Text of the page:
This program is funded by the “laboratoire d’excellence” MILYON, an initiative from the French ministry of research.

]]>The purpose of this programme is to bring together scientists from very different perspectives in models of the dynamics of the fluid components of the Earth system. This interest may be directly into the modelling, also numerical, or at a more abstract modelling level in terms of understanding the climate system as a complex dynamical system. This programme aims to prove that there is a close connection between “core” questions and problems of pure and applied mathematics and “core” questions of geophysical fluid dynamics relevant for the investigation of the climate system and of its component, and that these are closely linked to defining rigorously what is a good model for a complex system. The aim of the programme is to provide a common ground for fostering mutually stimulating and inspiring exchanges and for creating opportunities for future research. This programme is part of the international initiative “Mathematics for Planet Earth 2013” supported by mathematical societies and institutes around the world (http://mpe.dimacs.rutgers.edu).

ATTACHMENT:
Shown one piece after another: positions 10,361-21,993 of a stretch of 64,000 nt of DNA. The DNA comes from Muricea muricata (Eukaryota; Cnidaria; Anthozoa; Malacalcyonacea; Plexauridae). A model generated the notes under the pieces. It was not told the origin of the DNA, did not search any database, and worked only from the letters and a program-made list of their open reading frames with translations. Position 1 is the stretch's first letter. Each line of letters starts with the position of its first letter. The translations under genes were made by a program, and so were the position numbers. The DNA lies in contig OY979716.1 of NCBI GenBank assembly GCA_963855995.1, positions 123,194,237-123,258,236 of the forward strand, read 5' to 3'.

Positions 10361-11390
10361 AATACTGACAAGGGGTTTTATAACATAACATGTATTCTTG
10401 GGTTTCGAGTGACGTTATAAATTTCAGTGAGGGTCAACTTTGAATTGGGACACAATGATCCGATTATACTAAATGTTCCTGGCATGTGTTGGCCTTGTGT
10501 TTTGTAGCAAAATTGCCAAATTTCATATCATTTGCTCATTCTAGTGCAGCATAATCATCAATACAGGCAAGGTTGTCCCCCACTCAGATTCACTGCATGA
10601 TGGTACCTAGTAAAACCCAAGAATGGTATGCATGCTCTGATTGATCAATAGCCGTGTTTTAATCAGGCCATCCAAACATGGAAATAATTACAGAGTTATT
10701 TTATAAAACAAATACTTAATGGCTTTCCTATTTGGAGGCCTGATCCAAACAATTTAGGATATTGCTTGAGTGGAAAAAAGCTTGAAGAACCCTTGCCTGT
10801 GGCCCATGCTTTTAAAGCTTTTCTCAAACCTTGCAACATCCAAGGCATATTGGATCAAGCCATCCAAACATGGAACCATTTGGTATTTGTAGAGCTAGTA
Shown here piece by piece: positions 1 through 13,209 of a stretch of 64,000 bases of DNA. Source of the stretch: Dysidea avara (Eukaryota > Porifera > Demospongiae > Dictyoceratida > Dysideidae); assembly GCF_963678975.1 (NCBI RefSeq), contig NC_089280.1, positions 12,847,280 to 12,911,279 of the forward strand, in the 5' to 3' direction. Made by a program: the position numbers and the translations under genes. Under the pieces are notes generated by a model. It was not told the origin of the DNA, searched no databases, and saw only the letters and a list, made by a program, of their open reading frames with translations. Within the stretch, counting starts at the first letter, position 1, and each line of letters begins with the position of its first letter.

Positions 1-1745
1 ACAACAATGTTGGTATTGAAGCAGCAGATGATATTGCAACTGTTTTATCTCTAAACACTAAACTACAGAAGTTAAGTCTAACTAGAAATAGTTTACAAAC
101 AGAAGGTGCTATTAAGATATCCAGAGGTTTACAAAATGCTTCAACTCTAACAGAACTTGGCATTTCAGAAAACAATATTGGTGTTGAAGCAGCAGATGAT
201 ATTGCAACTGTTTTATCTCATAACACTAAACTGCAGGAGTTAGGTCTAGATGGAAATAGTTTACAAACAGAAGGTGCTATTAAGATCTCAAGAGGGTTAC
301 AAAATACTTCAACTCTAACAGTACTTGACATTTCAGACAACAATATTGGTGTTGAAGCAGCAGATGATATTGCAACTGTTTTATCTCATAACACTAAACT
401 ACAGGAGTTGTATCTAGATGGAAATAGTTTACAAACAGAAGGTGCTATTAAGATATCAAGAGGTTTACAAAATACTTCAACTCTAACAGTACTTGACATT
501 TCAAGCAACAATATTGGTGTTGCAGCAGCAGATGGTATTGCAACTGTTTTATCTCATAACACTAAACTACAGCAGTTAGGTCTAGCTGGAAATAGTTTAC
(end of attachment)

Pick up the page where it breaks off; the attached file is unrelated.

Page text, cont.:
The programme features three main macro-themes of interest where the progress has been impressive on the mathematical side and in terms of the investigation – theoretical, model-assisted, and observational – of the planet Earth: *a) Dynamical Systems and Statistical Mechanics; b) Extreme Events; c) Partial Differential Equations*. Work at these interfaces has, realistically, the potential to provide huge breakthroughs in the next years. These themes have mutual connections at mathematical level, which definitely need to be strengthened, with the possibility of obtaining new general results of great significance. Moreover, each theme has a huge potential for future breakthroughs at the boundary between mathematics and natural science. Finally, a crucial thread linking all of these themes is that related to the approaches and methodologies of modelling and analysing model outputs. In complex, multiscale system an ubiquitous issue is the choice of the specific details to model, of how to model them and parametrize the unresolved scales, how to implement efficiently a model, how to validate the model with sparse and uncertain data, how to control the model error, how to define robust observable, how to convincingly perform upscaling and downscaling procedures, and how to deal with coarse-graining.